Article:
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"ASUA wavers on guns, WRC personnel"

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Ashlee Salamon | The Daily Wildcat Ashlee Salamon / Arizona Daily Wildcat

Senate yet to take stance on gun bill


After two weeks of discussing the state Senate bill allowing secured firearms in cars on campus, the Associated Students of the University of Arizona Senate has yet to take an official stance.

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Noticeably absent from Wednesday's student government meeting in the Student Union Memorial Center was any mention of progress on the gun resolution on the part of ASUA, although Sen. Tyler Quillin made his own views clear during the senator reports.


The bill is meant to protect those ""who don't feel safe walking from their house to their car,"" he said. ""This is not bringing guns into classrooms.""


The purpose of the bill is to decriminalize those who are engaged in activities with guns off campus, Quillin said, pointing out marksmen and legal gun carriers as examples.


ASUA Executive Vice President Emily Fritze addressed the issue after the meeting, saying ASUA's lack of an official stance is due to there currently being no general consensus among the senators and the student organization.


Fritze added that ASUA will reach an official stance on the issue at some point in the near future. Senators are currently speaking intensively with entities on campus, such as the Residence Hall Association, to decide ASUA's next steps.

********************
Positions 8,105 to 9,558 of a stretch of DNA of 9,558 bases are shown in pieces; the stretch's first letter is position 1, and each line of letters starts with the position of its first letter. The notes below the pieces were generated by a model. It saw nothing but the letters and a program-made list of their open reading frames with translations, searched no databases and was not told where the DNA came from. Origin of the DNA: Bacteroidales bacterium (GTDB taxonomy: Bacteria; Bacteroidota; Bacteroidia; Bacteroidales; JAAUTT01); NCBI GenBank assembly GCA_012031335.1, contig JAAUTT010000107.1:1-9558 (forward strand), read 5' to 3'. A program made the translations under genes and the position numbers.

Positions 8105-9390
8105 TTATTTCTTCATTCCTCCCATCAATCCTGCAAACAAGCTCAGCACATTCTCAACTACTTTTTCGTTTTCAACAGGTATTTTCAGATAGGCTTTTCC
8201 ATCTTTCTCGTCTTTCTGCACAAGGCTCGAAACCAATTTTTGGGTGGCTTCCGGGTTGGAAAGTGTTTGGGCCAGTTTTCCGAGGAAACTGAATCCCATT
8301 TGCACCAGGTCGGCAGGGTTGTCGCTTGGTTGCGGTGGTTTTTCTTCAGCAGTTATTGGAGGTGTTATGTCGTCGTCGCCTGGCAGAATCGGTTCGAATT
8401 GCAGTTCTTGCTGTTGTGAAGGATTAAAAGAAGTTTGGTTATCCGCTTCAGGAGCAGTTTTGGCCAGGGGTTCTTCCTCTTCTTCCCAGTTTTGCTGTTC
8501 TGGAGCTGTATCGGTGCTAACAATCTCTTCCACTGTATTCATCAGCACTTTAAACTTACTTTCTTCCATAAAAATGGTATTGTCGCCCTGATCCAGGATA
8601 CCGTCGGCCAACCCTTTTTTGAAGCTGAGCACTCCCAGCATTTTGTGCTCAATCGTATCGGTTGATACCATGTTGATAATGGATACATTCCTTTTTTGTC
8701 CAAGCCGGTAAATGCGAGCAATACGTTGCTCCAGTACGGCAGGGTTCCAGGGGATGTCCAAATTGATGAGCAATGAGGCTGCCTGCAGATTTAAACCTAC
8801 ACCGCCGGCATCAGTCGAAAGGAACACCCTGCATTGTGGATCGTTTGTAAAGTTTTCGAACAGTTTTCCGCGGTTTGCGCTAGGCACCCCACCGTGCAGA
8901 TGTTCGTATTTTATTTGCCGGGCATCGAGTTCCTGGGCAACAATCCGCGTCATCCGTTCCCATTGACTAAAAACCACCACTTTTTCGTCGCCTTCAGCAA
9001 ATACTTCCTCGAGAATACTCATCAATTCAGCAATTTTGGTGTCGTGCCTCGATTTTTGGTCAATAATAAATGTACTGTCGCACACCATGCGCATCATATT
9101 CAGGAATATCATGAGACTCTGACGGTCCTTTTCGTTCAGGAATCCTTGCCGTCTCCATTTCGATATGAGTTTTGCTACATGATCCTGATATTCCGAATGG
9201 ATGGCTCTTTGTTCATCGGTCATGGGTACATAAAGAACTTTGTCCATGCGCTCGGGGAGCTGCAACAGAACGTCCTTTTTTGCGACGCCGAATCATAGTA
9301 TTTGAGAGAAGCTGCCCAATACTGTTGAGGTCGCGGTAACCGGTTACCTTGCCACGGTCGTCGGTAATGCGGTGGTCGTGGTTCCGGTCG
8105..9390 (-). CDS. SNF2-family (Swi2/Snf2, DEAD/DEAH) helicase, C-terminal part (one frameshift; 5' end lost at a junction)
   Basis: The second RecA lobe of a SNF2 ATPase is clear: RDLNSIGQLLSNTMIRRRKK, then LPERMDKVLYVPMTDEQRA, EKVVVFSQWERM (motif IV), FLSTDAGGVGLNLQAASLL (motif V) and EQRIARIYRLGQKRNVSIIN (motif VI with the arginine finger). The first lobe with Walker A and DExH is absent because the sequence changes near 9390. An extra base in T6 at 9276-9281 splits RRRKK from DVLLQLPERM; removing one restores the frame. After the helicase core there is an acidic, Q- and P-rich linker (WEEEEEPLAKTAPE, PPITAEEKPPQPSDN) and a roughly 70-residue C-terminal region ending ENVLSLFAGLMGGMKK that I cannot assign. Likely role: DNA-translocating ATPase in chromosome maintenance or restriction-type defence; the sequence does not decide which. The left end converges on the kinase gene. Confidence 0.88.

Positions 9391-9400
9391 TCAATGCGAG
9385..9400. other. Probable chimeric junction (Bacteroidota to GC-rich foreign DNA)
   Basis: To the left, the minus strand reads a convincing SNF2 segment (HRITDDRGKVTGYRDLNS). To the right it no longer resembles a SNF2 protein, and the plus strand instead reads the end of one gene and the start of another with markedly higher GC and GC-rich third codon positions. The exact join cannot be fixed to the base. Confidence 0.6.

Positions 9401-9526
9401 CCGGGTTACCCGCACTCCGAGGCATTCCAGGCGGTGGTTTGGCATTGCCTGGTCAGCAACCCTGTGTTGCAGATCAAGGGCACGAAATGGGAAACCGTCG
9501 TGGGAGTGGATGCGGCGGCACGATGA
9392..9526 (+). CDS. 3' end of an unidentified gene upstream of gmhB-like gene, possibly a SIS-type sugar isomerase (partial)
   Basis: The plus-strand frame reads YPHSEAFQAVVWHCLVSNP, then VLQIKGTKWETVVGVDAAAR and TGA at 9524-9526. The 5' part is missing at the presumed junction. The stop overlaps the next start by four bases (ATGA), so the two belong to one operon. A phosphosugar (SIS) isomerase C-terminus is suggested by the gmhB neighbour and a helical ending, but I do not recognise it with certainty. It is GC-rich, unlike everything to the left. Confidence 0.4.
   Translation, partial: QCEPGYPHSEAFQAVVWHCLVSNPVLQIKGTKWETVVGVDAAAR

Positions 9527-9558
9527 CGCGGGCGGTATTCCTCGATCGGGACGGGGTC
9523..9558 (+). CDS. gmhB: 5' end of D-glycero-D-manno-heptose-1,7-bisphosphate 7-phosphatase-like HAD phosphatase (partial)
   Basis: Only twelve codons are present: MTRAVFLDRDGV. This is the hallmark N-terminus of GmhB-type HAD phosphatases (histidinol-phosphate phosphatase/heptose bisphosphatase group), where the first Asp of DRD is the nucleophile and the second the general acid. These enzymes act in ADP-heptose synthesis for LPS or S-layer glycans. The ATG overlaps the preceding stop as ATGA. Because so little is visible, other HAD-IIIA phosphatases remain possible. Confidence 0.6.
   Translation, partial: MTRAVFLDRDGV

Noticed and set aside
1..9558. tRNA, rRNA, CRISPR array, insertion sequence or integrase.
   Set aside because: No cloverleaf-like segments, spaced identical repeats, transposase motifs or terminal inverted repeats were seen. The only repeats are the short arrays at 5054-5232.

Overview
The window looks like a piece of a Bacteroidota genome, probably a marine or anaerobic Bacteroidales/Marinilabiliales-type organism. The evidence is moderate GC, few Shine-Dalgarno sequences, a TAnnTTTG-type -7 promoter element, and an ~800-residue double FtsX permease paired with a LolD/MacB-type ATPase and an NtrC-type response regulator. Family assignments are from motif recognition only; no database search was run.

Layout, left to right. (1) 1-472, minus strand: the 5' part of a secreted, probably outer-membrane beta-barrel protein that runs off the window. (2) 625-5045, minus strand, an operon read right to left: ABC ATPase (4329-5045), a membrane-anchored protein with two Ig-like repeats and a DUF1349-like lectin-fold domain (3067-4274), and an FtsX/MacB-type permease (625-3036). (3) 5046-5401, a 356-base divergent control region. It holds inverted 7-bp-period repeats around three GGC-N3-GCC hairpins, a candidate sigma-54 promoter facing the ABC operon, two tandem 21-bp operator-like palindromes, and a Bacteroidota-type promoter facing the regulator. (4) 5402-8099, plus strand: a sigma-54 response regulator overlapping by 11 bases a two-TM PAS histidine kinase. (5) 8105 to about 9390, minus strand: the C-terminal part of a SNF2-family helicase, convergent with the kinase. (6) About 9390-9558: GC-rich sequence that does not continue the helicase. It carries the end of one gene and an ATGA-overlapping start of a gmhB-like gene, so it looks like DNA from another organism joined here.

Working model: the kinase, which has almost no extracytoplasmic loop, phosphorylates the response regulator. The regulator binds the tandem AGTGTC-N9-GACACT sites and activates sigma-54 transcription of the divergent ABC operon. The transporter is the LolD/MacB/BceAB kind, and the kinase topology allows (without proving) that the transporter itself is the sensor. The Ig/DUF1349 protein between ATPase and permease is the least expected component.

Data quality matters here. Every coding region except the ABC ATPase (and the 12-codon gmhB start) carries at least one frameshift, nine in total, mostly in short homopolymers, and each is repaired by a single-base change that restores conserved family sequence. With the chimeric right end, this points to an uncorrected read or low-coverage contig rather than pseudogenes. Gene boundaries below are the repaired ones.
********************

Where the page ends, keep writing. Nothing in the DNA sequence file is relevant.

WRC wants self-defense trainers


Women's Resource Center co-director Malia Uhatafe informed the senate that the WRC is searching for the money to train new self-defense teachers.


Ideally, the WRC is looking for two men and two women to fill the four sponsored positions, the cost of which is estimated at $1,440.


The WRC has requested that ASUA help fund two of the instructors' training.


Uhatafe explained that once trained, the teachers could train new instructors in a cycle that ensures the WRC will end up with several certified instructors in the future.


""This is a one-time fee,"" Uhatafe said.


The WRC is currently searching for other supplemental funding, most notably from Greek Life and the Residence Hall Association.


The Senate chose to refrain from committing to any efforts to fill the positions, tabling the item for the future to see how the program's funding may change.



Support center's high traffic may lead to more funding, expansion


Think Tank Executive Director Jeff Orgera addressed the senators with a report on the entity's high traffic over the last several weeks.


Think Tank, which is the UA's combined tutoring and academic support programs and is supported by the Student Services Fee, has served about 2,200 students over the first four weeks of the school year, a number that the center expects to rise.


Because of the center's high traffic and relatively small workspace, Think Tank will probably expand in the future, a measure that may have to be funded through more Student Services money.


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UA COVID-19 Test Tracker

Daily (11/24)
1,344 22 1.6%
Total (8/2)
60,367 957 1.6%
Includes tests since August 2, 2021
Data from https://covid19.arizona.edu/updates
Updated November 24, 2021